Rajat Gupta gets chance to void insider-trading conviction

  • PTI, New York
  • Updated: Feb 05, 2016 17:24 IST
File Photo of former Goldman Sachs Group Inc board member Rajat Gupta leaving Manhattan Federal Court following a guilty verdict in his trial in New York on June 15, 2012. \ (Reuters)

In a relief to Rajat Gupta, the India-born former Goldman Sachs director, a US court has agreed to rehear his appeal to throw out his 2012 insider-trading conviction that landed him in jail.

The 2nd US Circuit Court of Appeals in Manhattan on Thursday agreed to revisit its rejection of 67-year-old Gupta’s appeal, five weeks before his release from home confinement on March 13.

Gupta, who was also the global managing director of McKinsey & Co, in the past too had filed several appeals, including to the US Supreme Court to overturn his conviction and a two-year prison term but the courts rejected his arguments and affirmed his sentence.

Gupta, the highest-profile corporate executive found guilty in the US crackdown on insider trading, was convicted in 2012 of passing illegal tips about Goldman Sachs to Galleon Group founder Raj Rajaratnam while serving on the Goldman Sachs board.

Rajaratnam is serving an 11-year prison sentence after his 2011 conviction on insider-trading charges. Gupta and Rajaratnam were the most prominent people rounded up in the US government’s crackdown on insider trading.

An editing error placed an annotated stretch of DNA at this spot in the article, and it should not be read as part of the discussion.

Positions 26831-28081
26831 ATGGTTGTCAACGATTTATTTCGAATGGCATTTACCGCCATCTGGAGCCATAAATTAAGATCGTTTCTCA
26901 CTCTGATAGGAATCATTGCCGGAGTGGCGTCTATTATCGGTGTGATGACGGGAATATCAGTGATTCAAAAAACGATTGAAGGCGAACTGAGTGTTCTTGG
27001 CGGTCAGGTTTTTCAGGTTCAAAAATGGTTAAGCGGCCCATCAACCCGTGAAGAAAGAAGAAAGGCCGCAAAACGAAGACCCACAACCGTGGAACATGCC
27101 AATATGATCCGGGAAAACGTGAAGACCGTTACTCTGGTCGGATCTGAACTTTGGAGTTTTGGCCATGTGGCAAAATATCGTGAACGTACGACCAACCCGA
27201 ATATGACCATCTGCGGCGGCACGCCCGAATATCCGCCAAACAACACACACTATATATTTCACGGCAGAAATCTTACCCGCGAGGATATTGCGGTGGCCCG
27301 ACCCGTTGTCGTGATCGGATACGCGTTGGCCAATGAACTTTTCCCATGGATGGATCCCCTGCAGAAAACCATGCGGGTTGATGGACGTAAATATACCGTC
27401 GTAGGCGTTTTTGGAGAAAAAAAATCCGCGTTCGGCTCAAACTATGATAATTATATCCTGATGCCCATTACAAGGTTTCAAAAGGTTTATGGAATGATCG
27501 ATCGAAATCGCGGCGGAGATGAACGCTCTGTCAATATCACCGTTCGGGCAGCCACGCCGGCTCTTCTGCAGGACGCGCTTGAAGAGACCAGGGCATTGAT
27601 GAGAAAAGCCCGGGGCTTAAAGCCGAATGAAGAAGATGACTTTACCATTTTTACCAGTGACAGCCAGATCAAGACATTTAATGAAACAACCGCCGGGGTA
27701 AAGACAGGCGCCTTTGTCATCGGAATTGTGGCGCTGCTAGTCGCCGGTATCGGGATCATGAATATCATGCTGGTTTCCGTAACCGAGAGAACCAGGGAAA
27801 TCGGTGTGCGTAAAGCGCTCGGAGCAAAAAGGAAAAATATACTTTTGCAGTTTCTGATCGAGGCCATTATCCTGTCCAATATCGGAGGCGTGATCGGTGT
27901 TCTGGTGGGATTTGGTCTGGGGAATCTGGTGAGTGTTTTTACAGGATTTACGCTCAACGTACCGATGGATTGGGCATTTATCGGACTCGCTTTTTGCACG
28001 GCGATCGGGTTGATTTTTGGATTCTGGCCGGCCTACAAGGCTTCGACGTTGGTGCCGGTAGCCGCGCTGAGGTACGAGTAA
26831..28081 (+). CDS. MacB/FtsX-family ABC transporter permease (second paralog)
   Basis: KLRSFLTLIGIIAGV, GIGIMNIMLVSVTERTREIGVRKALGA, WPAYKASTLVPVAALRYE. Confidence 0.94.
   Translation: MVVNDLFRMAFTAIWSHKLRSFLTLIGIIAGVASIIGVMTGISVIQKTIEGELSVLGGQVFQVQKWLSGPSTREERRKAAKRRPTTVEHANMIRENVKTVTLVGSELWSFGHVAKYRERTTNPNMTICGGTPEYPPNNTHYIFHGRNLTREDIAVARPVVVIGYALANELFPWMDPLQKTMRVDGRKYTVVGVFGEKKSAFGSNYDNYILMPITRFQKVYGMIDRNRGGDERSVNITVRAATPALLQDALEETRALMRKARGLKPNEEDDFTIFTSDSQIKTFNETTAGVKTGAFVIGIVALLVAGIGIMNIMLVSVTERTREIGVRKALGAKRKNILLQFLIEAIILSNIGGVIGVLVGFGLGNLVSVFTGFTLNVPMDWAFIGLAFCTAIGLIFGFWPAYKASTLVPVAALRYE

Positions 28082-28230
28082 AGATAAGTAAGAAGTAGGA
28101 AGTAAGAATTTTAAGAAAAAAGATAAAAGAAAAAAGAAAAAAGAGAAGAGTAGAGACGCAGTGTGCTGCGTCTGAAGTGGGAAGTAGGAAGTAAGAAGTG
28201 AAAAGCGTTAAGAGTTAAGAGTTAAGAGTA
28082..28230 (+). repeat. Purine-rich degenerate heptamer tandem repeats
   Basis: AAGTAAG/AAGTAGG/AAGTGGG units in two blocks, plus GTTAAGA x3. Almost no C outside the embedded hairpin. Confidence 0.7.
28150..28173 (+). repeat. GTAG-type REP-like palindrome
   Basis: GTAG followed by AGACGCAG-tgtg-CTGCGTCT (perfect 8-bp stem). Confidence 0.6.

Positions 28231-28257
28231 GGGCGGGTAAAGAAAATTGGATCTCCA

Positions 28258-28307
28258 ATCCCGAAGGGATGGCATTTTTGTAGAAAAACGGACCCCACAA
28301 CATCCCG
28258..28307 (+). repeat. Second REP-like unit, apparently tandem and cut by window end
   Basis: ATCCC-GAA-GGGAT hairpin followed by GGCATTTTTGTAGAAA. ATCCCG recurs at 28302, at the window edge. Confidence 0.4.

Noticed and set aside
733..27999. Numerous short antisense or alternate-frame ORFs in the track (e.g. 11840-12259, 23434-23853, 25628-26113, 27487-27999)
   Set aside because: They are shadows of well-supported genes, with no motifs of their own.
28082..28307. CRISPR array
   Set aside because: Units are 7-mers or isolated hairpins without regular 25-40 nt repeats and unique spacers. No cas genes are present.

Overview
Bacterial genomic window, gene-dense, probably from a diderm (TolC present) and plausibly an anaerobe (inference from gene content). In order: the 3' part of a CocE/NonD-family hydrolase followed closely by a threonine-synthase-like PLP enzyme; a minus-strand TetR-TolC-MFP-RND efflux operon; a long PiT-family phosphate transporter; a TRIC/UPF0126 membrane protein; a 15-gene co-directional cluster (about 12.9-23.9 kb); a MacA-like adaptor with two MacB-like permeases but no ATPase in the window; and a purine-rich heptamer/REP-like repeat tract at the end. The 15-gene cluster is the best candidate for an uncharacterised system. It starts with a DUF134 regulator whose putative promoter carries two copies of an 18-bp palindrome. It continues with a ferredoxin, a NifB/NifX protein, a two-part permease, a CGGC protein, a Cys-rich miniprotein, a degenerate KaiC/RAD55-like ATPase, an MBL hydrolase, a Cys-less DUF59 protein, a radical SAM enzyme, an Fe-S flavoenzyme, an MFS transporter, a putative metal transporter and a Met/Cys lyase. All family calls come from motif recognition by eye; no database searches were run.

He was freed early on January five from Federal Medical Centre Devens, a correctional facility in Massachusetts, after receiving credit for good behaviour. He spent 19 months in jail.

However, he has to stay confined to his apartment until March 13 with an ankle bracelet that will monitor his movements.

Rajaratnam, 58, is serving an 11-year sentence in the same federal prison complex for masterminding a multimillion-dollar insider scheme. He is set to be released in July 2021.

At the age of 45, the IIT and Harvard-educated Gupta became the first Indian CEO of the consulting giant McKinsey. He co-founded the prestigious Indian School of Business with fellow McKinsey executive Anil Kumar, who had pleaded guilty to insider trading and testified as a government witness against Gupta in his trial.

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